Hopkinsville, KY – Gov. Matt Bevin announced on Tuesday that Christian County has been certified as a Kentucky Work Ready Community.
A Kentucky Work Ready Community certification is a measure of a county's workforce quality. It is an assurance to business and industry that the community is committed to providing the highly-skilled workforce required in today's competitive global economy. Through this effort, Kentucky communities can assess their own workforce strengths and follow a process to become certified as Work Ready or Work Ready in Progress.
“We were thrilled to get the designation of being a Work Ready Community”, said Angie Major, Director of Workforce & Education for the Christian County Chamber of Commerce. “I have a passion for helping students find their way to success and for many that means finding good jobs. There are a variety of programs available for both students and adults to find jobs, we just have to continue to foster those efforts and ensure success.”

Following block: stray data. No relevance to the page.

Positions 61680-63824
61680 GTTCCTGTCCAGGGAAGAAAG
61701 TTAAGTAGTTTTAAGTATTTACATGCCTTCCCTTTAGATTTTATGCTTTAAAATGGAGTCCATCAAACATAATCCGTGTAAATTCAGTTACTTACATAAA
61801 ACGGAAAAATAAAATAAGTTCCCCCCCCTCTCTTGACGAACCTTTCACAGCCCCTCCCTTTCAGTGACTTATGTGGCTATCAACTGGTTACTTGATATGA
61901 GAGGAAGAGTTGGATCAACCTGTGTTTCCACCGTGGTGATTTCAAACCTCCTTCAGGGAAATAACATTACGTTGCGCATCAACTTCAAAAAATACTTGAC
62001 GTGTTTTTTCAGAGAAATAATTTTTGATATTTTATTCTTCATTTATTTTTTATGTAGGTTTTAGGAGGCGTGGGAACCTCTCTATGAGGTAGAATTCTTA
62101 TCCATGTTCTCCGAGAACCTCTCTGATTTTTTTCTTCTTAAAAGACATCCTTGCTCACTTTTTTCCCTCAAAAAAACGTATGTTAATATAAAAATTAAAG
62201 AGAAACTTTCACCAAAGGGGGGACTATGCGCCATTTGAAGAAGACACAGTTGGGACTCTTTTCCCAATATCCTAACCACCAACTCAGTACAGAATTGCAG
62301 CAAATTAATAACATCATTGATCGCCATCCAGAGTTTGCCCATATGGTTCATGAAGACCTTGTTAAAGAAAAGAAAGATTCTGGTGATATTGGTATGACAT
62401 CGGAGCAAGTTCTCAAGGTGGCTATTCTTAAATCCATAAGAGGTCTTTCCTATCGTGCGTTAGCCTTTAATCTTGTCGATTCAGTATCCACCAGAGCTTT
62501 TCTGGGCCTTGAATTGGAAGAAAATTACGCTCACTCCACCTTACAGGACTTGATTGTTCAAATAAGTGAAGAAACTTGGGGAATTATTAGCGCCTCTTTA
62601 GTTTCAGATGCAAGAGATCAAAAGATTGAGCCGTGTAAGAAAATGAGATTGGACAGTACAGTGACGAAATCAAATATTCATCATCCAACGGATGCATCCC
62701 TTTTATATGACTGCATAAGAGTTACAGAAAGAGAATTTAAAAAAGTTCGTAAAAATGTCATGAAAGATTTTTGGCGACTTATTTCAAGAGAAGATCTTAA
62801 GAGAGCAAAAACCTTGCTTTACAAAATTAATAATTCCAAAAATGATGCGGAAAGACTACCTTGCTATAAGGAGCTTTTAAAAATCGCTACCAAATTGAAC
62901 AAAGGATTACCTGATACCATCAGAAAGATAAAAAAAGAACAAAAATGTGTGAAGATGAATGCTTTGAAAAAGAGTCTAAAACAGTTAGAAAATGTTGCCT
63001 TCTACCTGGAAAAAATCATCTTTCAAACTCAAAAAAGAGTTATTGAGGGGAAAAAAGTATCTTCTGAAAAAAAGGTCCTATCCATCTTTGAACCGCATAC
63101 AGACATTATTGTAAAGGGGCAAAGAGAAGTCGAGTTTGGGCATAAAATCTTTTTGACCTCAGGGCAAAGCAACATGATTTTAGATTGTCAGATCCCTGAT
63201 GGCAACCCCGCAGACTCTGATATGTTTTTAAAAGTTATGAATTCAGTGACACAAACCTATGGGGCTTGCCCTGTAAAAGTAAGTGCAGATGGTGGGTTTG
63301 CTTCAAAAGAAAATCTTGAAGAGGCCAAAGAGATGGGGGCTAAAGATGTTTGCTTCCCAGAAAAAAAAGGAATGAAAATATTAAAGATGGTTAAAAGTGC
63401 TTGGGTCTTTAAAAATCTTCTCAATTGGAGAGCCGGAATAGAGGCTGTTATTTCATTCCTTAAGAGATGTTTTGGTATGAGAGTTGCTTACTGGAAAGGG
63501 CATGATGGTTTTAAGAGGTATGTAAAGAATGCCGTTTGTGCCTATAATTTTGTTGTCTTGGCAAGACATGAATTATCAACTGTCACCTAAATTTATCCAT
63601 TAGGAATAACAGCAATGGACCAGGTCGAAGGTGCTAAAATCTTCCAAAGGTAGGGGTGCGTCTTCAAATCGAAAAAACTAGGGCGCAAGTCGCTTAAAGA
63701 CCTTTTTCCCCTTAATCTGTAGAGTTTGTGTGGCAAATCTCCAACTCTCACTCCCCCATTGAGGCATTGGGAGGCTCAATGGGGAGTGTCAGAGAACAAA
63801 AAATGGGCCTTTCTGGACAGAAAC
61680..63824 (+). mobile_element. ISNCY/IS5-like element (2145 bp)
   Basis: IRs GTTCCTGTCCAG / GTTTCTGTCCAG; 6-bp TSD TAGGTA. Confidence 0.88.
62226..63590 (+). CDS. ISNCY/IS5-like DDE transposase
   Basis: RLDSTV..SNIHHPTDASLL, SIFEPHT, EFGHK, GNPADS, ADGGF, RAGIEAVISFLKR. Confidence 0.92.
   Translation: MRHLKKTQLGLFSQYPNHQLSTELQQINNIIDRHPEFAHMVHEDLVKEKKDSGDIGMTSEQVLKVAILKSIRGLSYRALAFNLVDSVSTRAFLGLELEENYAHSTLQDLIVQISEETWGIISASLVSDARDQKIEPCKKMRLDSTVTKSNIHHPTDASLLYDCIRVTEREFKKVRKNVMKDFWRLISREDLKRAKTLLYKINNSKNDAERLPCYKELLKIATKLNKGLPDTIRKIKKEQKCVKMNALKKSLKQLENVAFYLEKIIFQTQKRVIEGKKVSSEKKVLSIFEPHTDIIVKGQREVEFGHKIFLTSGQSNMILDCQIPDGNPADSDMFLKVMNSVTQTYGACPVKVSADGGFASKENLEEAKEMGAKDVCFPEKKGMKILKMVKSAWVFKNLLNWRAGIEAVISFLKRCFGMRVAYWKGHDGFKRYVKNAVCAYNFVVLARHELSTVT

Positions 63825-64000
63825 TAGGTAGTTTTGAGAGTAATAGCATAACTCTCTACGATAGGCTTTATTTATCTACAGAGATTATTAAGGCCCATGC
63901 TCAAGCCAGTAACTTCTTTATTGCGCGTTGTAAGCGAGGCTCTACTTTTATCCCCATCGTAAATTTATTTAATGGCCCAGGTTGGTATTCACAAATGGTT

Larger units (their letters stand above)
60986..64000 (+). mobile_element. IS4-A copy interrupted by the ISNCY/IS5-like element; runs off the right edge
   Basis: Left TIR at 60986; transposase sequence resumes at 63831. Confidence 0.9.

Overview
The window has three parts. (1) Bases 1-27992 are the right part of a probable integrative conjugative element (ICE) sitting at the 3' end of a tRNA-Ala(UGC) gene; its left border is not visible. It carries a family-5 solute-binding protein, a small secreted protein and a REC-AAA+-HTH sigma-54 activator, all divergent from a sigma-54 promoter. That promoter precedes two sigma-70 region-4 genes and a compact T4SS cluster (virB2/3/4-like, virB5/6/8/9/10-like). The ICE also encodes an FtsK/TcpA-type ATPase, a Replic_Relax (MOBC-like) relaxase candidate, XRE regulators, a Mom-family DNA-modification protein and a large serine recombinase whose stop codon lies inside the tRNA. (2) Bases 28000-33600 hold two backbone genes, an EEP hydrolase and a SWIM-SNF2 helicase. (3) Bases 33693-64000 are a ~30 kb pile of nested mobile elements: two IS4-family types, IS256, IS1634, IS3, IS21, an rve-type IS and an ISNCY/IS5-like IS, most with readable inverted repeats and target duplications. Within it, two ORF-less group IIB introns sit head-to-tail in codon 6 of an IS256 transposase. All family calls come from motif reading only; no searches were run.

Many organizations played a role in obtaining the designation to include the Christian County Chamber of Commerce, Southwestern Kentucky Economic Development Council, Workforce Investment Board, Hopkinsville Community College, Christian County Public Schools, Murray State University, along with multiple community, government and industry leaders.
"The Work Ready Certification helps economic development recruiting efforts tremendously in our community and showcases the commitment to workforce said Mark Lindsey, Director of Southwestern Kentucky Economic Development Council. “ Certifications like these demonstrate the effort and willingness from different organizations working together as a team to accomplish this goal."
To become certified, communities must gather local support and commitment and apply for the Kentucky Work Ready Communities designation. Counties have to meet criteria in seven areas: high school graduation rate, career readiness certifications, community commitment, educational attainment, life-skills development, broadband access, and matching workforce supply and demand.
Applications for the certification are reviewed by a panel appointed by the Kentucky Workforce Innovation Board. The panel recommends certification by the board for the counties that meet the criteria. The panel meets four times a year to review applications, which can be submitted at any time.